Treating for BOD from E-Coat
What is the most effective treatment for reducing BOD anolyte? Is a small carbon absorption unit on the overflow line the solution?
Q. We have an electrocoat system and recently found that we cannot send our anolyte overflow to the drain because we discharge to a small stream that, in dry periods, is 100 percent flow from us. Our NPDES permit has a BOD limit. Our e-coat wastewater pretreatment system is a typical metals precipitation process to meet Metal Finishing Categorical Standards under 40CFR433, which does not remove organics. Very little of the literature out there discusses this organic loading source. It seems that most operate under the assumption that all metal finishing facilities must be served by a sewer system. What is the most effective treatment for reducing the BOD anolyte? Is a small carbon absorption unit on the overflow line the solution? T.S.
A. There is very little data I, too, can find regarding treatment of organic pollutants in the discharge of electrocoat operations. E-coat liquids, as applied, can contain 0–7 percent by weight of solvents, typically polar solvents such as alcohols and ketones. It is these solvents, as well as surfactants and oils/greases from the pretreatment stages, that contribute to BOD5. While your wastewater pretreatment system will remove most oils/grease, it will not remove solvents and surfactants.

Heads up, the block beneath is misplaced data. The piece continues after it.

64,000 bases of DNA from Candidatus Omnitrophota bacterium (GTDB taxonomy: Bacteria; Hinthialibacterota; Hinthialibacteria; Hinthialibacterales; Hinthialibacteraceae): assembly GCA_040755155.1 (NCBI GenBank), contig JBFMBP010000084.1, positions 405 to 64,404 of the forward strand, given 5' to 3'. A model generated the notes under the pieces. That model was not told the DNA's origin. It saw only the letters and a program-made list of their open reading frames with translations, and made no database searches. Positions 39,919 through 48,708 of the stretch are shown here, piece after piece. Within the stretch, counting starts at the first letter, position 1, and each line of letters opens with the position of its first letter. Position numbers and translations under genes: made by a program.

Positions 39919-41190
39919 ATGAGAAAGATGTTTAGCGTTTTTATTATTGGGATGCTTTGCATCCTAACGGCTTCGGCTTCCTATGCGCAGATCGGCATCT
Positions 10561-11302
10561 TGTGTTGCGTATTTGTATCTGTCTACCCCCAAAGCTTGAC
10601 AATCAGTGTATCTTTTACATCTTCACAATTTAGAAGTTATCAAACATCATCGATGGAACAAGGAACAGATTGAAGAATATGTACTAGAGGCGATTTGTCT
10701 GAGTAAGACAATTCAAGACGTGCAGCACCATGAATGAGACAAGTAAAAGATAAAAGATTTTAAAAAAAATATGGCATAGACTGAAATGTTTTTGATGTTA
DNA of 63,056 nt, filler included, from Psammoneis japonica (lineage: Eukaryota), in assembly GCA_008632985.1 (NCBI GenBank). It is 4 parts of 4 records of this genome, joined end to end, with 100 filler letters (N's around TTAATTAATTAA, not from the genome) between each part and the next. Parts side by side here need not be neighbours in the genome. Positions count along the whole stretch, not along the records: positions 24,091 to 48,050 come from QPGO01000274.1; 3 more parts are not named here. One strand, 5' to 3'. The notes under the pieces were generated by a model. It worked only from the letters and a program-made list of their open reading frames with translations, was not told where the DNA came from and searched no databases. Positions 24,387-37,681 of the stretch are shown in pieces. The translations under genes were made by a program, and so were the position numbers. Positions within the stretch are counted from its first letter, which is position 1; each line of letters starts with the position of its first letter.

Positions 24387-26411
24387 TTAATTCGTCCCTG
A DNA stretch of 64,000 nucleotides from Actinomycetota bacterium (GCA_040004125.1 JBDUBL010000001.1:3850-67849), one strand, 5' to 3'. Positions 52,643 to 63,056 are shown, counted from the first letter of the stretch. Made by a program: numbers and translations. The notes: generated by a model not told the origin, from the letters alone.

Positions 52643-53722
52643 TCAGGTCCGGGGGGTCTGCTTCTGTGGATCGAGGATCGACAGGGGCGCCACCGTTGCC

BOD5 stands for “biochemical oxygen demand,” and the analysis measures the amount of oxygen that bacteria consume over five days under standard conditions, as they use the organics as food. The more food or organics, the higher the BOD5.
Yes, activated carbon will likely remove the organics, but it may quickly become loaded. If you want to try activated carbon, have a reputable supplier perform bench scale tests to the best type of activated carbon and verify that it can remove enough organics to meet the BOD limit as well as carbon usage; you may discover that its usage is so high that it will be extremely expensive to operate.
Another technology to investigate is evaporation of the waste to concentrate for off-site disposal, although there possibly will be an air pollution issue due to the likely emission of some or all of the solvents.
Lastly, you can investigate biological treatment to reduce BOD. Depending upon the anolyte overflow BOD concentration, flow rate and target BOD to meet your BOD limit, a very-small-package wastewater system, even one designed for residential use, may provide the level of treatment.
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